Whidbey Days - ASP.Net 2.0 Page Life Cycle
ASP.Net 2.0 Page Life Cycle
This article talks about the way ASP.Net 2.0 page life cycle works, it discusses the way ASP.Net page is created and displayed.
It is important for ASP.Net programmers to understand how their page is created/processed and displayed by ASP.Net framework. Sometimes many unexpected behaviors are seen in case incorrect data is accessed before or after certain page events. Below is the information on how System.Web.UI.Page methods execute. For keeping the article more users friendly and also to avoid incorrect method calls for not-recommended methods, I have discussed only those methods which I felt a user should know about.
Without further delay let us start from the html source that is written for the page. First of all the html source needs to be parsed to process the page. This is done by a method in the Page called AddParsedSubObject(). Unless you override it, this method will automatically add Literal controls to page’s control collection. This is done by first creating a control collection by calling CreateControlCollection() method.
As the child controls are parsed in the page the method AddedControl() is called which is usually triggered when a control is added to another control’s control collection. As ASP.Net pages can be viewed on various devices the method ResolveAdapter() returns the control adapter which is responsible for rendering the control on the specific device or browser requesting the ASP.Net page.
DeterminePostBackMode() is then invoked to find out what is the post back mode used for the request. If the POST method is used for postback the web form information is returned from the Context object. If the GET method is used for postback, the information from query string is returned. If the page is being requested for the first time, null is returned, many of us are used to writing code in which we check the postback property and execute specific logic, this is the method that helps the framework to get our this specific code running correctly.
More granular control on the page life cycle is available in ASP.Net 2.0. Now we have got additional events like “PreX” and “XComplete” to insert our logic before and after the usual “X” events, which we have been working with. The first such event to fire is PreInit(). This is the very beginning of page’s initialization and after the completion of this personalization information is loaded and if there is any page theme then it is initialized. I have talked more about these concepts earlier on the blog. Click Here for more information.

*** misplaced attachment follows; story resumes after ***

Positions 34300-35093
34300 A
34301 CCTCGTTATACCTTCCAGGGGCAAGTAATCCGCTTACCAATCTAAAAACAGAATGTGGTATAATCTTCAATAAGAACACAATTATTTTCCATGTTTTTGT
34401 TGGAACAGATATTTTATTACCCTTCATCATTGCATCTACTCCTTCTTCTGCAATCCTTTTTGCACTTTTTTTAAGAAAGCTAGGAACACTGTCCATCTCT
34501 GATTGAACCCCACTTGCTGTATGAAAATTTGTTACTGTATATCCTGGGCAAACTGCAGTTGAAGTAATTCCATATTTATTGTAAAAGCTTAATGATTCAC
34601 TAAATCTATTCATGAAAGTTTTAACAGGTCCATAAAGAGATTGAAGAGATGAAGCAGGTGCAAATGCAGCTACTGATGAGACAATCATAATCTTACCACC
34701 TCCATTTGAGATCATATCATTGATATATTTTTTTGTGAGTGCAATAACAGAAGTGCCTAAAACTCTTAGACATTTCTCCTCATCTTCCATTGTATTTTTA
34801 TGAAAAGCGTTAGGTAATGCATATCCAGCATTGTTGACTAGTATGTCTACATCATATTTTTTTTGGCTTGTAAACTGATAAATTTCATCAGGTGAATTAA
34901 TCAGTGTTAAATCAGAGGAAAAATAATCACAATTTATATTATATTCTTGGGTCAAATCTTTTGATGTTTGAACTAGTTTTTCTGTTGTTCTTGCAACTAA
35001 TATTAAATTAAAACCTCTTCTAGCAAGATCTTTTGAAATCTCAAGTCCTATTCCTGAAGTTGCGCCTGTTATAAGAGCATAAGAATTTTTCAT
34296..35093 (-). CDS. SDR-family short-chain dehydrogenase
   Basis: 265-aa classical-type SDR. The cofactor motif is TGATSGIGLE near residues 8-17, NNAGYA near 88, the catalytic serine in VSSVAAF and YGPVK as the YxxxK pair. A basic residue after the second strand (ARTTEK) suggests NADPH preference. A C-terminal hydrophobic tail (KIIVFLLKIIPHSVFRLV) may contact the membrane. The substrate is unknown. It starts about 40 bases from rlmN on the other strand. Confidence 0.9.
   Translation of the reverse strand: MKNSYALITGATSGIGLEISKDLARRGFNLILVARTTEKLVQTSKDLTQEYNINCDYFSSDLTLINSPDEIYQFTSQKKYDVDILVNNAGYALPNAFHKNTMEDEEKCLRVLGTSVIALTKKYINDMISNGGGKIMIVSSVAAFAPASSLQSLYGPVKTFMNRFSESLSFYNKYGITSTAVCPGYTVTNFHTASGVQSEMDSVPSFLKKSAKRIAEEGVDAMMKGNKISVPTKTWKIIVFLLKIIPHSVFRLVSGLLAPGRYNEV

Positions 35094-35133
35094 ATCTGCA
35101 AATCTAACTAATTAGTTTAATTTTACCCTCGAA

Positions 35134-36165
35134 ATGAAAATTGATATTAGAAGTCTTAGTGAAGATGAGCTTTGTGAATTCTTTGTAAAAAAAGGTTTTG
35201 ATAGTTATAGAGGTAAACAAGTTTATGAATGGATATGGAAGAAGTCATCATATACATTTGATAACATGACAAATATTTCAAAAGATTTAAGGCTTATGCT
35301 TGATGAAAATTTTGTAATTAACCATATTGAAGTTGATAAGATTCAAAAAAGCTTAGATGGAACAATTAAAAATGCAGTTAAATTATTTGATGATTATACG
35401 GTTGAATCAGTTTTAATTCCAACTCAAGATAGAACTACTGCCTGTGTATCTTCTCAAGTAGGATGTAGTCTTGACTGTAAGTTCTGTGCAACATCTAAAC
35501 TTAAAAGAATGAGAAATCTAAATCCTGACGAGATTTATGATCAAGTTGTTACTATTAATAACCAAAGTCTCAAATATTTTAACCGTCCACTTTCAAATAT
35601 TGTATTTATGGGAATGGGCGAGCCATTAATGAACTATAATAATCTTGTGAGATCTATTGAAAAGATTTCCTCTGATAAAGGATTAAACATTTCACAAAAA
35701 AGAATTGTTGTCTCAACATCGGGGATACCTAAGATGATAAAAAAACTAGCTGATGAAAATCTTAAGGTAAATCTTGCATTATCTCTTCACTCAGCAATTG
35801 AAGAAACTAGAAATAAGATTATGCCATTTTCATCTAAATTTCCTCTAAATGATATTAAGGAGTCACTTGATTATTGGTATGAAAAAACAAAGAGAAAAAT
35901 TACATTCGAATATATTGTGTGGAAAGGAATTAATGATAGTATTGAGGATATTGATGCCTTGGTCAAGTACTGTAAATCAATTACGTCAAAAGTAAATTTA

After the PreInit() of the page, ResolveAdapter() for individual child controls is called and then each of the control’s Init event is fired. What is interesting to note is that Init event of the child control is fired before the Init event of the page and many a times in developing complex ASP.Net applications if user plays with these events, without enough information, then unexpected behavior might resulted.
After the Init event of the control, the TrackViewState() method is triggered which will track the view state changes posted to server. It is important to know that when control’s view state data is being tracked with the state bag, page’s Init event and TrackViewState() are not yet fired. This also results into unexpected behavior in case users are writing custom controls or probably their own base page.
After the TrackViewState() of the child controls, the Init event of the page is fired. This event initializes the page and then TrackViewState() of the page is fired which tracks the changes to the page’s state bag
After the TrackViewState() for the page is called InitComplete() event is fired. This is the signal that initialization of the page and its child control is done. Though what a user should know is that ViewState for the page or the controls is not yet restored, if user tries to do anything before this data is restored the required changes in the data from the client which expected may not appear.
The view state is restored in the method LoadViewState() after whose completion ViewState data is available for a user to work on.. There is then EnsureChildControls() method which is invoked which makes sure that the page’s child controls get created.